Oral Pigmentation

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Oral Pigmentation

  1. 1. ORAL PIGMENTATION
  2. 2. INDEX • INTRODUCTION • CLASSIFICATION • ENDOGENOUS PIGMENTATION • EXOGENOUS PIGMENTATION • DRUG RELATED PIGMENTED LESIONS • ASSOCIATED SYNDROMES • MISCELLANEOUS - HIV INFECTIONS - NEVI OF OTA • DEPIGMENTATION • WORKUP
  3. 3. PIGMENT • Color or Coloring Agent NORMAL MUCOSA • Pale pink to deep bluish purple sometimes even blackish
  4. 4. NORMAL RANGE DEPENDS UPON Melanogenesis and distribution of melanin pigment Keratinization Depth of epithelization Vascularity
  5. 5. Melanin = primary pigment producing brown coloration • Tyrosine – tyrosinase –melanin- this occurs in the melanosomes of melanocytes • Then the melanosomes are transferred from the melanocyte to a group of keratinocytes called the epidermal melanin unit • Variations in skin color is related to the number of melanosomes, the degree of melanization, and the distribution of the epidermal melanin unit
  6. 6. FACTORS AFFECTING MELANOGENESIS Increased sun exposure Drugs Hormones Genetic constitution
  7. 7. Melanocytes Tyrosine Melanin (tyrosinase) Overproduction Sun exposure, drugs, hormones Transfer – adjacent basal cells Damaging effects of actinic radiations Over population Benign nevi, malignant melanoma
  8. 8. CLASSIFICATION 1. ENDOGENOUS PIGMENTATION 2. EXOGENOUS PIGMENTATION 3. DRUG RELATED PIGMENTED LESIONS 4. ASSOCIATED SYNDROMES 5. MISCELLANEOUS - HIV INFECTIONS - NEVI OF OTA
  9. 9. ENDOGENOUS PIGMENTATION PIGMENT MELANIN COLOR BROWN/ MACULE, NEVUS, MACULE HEMOSIDERIN DISEASE PROCESS MELANIN BLACK/GREY BROWN ECCHYMOSIS,PETECHIAE, VARIX, HEMOCHROMATOSIS HAEMOGLOBIN RED/BLUE/ PURPLE VARIX, HEMANGIOMA, KAPOSI‘S SARCOMA, HEREDITARY HAEMORRAGIC TELANGIECTASIA CAROTENE YELLOW CAROTENEMIA & JAUNDICE LIPOFUSCHIN
  10. 10. EXOGENOUS PIGMENTATION SOURCE COLOR DISEASE PROCESS SILVER AMALGAM GREY/ BLACK TATTOO, IATROGENIC TRAUMA GRAPHITE GREY/ BLACK TATTOO, IATROGENIC TRAUMA LEAD, BISMUTH, MERCURY GREY INGESTION OF PAINTS, DRUGS CHROMOGENIC BACTERIA BLACK/ BROWN/ GREEN SUPERFICIAL COLONIZATION
  11. 11. PIGMENTED LESIONS Focal Diffuse & bilateral Early onset - Adult onset Systemic •Addisons disease •Heavy metal •Kaposi’s sarcoma No systemic • Drug induced • Post infl ammatory • Smokers melanosis Red-blue-purple Blue-grey Brown Blanching •Varix •Hemagioma Non •blanching •Amalgam Tattoo •Foreign Body tattoo •Blue nevus •Melanotic macule •Pigmented nevus •Melanoma •Melano acanthoma •Thrombus •Hematoma Adel Kauzman, Marisa Pavone, Nick Blanas. Pigmented Lesions of the Oral Cavity: Review, Differential Diagnosis, and Case Presentations. Journal of the Canadian Dental Association. November 2004, Vol. 70, No. 10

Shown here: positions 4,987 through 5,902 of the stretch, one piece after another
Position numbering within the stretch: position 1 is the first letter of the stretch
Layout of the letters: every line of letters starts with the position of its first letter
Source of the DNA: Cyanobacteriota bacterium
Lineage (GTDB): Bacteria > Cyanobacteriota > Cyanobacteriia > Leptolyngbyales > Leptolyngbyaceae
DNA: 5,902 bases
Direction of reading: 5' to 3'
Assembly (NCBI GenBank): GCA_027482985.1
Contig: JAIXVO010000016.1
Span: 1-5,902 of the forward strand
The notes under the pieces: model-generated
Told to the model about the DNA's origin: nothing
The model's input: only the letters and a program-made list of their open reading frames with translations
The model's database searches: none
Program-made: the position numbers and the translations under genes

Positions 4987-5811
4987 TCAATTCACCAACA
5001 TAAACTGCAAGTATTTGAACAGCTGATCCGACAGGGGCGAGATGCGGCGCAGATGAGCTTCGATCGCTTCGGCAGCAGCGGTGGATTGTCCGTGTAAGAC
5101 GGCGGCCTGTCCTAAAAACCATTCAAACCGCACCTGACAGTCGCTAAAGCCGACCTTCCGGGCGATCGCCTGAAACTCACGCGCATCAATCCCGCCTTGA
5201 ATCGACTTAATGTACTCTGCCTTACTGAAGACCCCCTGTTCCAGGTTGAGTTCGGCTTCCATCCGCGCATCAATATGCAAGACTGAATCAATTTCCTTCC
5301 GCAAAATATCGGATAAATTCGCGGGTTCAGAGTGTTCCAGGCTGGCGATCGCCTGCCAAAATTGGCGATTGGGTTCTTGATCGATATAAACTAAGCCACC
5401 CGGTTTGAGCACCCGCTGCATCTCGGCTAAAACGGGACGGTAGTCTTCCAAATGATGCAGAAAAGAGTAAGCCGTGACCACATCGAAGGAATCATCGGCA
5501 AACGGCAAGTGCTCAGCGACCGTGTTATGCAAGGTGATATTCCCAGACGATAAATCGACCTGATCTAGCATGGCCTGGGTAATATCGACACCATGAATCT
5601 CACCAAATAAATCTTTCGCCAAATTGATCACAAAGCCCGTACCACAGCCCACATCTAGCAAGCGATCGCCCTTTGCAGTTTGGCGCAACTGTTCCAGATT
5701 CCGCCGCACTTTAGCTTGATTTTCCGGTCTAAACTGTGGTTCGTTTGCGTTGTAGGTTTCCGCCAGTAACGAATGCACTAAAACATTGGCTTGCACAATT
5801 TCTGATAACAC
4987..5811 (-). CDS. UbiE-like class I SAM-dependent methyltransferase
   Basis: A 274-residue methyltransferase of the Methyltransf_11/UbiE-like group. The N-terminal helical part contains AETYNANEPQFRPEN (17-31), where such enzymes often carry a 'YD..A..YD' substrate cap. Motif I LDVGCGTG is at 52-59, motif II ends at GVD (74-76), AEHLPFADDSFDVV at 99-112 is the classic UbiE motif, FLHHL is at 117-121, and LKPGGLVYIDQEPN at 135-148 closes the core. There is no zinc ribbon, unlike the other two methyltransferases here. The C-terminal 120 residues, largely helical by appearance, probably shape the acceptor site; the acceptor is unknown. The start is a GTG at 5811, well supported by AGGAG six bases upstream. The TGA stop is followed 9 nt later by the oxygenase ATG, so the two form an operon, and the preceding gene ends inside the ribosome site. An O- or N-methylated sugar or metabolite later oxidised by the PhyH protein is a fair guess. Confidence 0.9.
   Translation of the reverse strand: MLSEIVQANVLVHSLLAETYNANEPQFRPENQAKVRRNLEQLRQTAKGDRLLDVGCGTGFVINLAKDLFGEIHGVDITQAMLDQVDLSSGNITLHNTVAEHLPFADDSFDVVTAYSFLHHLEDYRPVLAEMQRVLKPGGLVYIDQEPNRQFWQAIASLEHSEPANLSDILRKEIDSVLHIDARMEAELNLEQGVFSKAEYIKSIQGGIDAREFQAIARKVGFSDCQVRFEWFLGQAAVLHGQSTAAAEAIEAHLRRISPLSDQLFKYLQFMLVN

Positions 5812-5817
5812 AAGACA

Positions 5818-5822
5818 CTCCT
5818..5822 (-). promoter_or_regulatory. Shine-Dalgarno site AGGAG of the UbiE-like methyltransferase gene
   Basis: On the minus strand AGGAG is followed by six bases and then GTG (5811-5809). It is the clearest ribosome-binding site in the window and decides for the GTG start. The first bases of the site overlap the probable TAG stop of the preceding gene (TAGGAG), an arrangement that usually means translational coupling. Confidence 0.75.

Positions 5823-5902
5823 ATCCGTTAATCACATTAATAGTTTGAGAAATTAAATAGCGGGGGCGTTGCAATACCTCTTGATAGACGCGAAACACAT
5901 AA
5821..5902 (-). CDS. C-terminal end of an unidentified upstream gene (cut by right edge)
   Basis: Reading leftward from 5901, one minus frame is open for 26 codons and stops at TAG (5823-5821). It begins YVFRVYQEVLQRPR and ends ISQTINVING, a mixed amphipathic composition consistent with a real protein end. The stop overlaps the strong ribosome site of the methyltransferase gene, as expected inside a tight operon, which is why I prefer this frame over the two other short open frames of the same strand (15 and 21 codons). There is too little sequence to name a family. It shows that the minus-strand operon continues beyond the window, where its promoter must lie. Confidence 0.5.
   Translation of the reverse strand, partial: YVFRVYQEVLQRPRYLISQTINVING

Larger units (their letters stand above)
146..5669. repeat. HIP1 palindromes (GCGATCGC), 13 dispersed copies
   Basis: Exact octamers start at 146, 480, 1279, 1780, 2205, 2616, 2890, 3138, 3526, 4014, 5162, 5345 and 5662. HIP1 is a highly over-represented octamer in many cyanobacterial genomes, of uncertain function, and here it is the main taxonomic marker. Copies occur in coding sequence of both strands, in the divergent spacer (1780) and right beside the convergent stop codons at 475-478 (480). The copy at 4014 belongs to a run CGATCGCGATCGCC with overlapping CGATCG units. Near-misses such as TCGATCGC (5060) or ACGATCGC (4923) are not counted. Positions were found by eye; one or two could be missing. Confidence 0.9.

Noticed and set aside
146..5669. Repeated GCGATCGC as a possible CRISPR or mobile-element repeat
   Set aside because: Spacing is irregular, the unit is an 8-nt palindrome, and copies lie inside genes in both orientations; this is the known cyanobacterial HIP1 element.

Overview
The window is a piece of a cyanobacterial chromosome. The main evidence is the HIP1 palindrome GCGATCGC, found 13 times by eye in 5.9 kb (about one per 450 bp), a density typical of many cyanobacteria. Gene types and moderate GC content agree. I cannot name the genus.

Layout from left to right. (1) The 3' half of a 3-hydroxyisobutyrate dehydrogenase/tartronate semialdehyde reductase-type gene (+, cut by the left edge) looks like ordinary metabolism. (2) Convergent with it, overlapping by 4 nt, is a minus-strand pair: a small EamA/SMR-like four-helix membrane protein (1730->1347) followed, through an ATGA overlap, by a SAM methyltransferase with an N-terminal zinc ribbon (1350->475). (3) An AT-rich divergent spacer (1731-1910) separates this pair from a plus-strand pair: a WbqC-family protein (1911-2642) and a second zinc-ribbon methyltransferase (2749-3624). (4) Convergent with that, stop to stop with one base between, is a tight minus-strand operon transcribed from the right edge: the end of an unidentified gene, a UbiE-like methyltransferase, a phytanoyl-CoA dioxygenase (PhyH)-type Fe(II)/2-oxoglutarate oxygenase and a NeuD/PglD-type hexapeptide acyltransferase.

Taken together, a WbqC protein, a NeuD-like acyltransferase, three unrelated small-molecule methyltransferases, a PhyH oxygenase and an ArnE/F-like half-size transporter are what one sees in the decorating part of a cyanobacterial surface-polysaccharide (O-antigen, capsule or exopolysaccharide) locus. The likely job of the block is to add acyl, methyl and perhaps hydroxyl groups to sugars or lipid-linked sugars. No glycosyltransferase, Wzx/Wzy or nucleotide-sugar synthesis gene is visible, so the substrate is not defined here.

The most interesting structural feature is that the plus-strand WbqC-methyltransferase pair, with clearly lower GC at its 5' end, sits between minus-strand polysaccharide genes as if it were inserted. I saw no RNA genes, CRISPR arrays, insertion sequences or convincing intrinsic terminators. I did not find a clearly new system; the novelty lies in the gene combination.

12. 12. DRUG RELATED PIGMENTED LESIONS  QUININE & OTHER ANTIMALARIAL DRUGS  MINOCYLINE  ORAL CONTRACEPTIVES ASSOCIATED SYNDROMES     PEUTZ JEGHER‘S SYNDROME ADDISON‘S DISEASE ALBRIGHT SYNDROME NEUROFIBROMATOSIS MISCELLANEOUS LESIONS  HIV INFECTION  HAIRY TONGUE  NEVI OF OTA
  13. 13. CLINICAL CLASSIFICATION OF ORAL PIGMENTATION COLOR BLUE/ PURPLE SOLITARY FOCAL VARIX, HEMANGIOMA DIFFUSE HEMANGIOMA BROWN MELANOTIC MACULE, NEVUS MELANOMA ECCYMOSIS MELANOMA DRUGS HAIRY TONGUE GREY/ BLACK AMALGAM GRAPHITE NEVUS AMALGAM HAIRY TONGUE MELANOMA MULTIFOCAL KAPOSI‘S SARCOMA HEREDITARY HAEMORRAGIC TELANGIECTASIA PHYSIOLOGIC LICHEN PLNUS DRUG INDUCED ADDISON‘S PETECHIAE PEUTZ JEGHER‘S ALBRIGHT‘S HEAVY METAL INGESTION
  14. 14. ENDOGENOUS PIGMENTATION  ORIGINATES FROM WITHIN THE BODY A) MELANIN PIGMENTATION: ‗MELAS‘– BLACK Endogenous, non haemoglobin derived brown black pigment formed when the enzyme tyrosinase mediated by MSH from anterior pituitary catalyses the oxidation of tyrosine to dihydroxyphenylalanine in melanocytes that subsequently transfer the melanin into adjacent cells. COLOR— Pale Brown to Black depending on the amount of melanin • Number of melanocytes are equal in fair and dark skinned people, only the level of melanogenesis varies
  15. 15. ORAL MELANOACANTHOMA • It another unusual, benign, melanocytic lesion that is unique to the mucosal tissues. • Its an innocuous melanocytic lesion that may spontaneously resolve, with or without surgical intervention. • Reactive in nature • Almost exclusively occurs in blacks & has a female predilection.
  16. 16. EPHELIS (EPHELIDES/FRECKLES)
  17. 17. BROWN MELANOTIC LESIONS ORAL MELANOTIC MACULE :  Oral counterpart  Usually a solitary lesion occurs mostly in light skinned people  Lesion is well circumscribed and grey, brownish black  Majority being less than 1cm in diameter & remains constant in size  Most common site is lower lip followed by gingiva, buccal mucosa and hard palate  Asymptomatic and don't tend to become malignant  Occur equally in men and women, rarely in children  Pigmentation is due to increase in melanin pigment by basal cell melanocytes without increase in melanocytes
  18. 18. HISTOPATHOLOGICALLY : Normal epithelial layer with basal cell containing numerous melanin pigment granules without proliferation of melanocytes DIFFERENTIAL DIAGNOSIS: Melanoplakia, Amalgam Tattoo, Nevi, Focal Ecchymosis, Early superficial spreading melanoma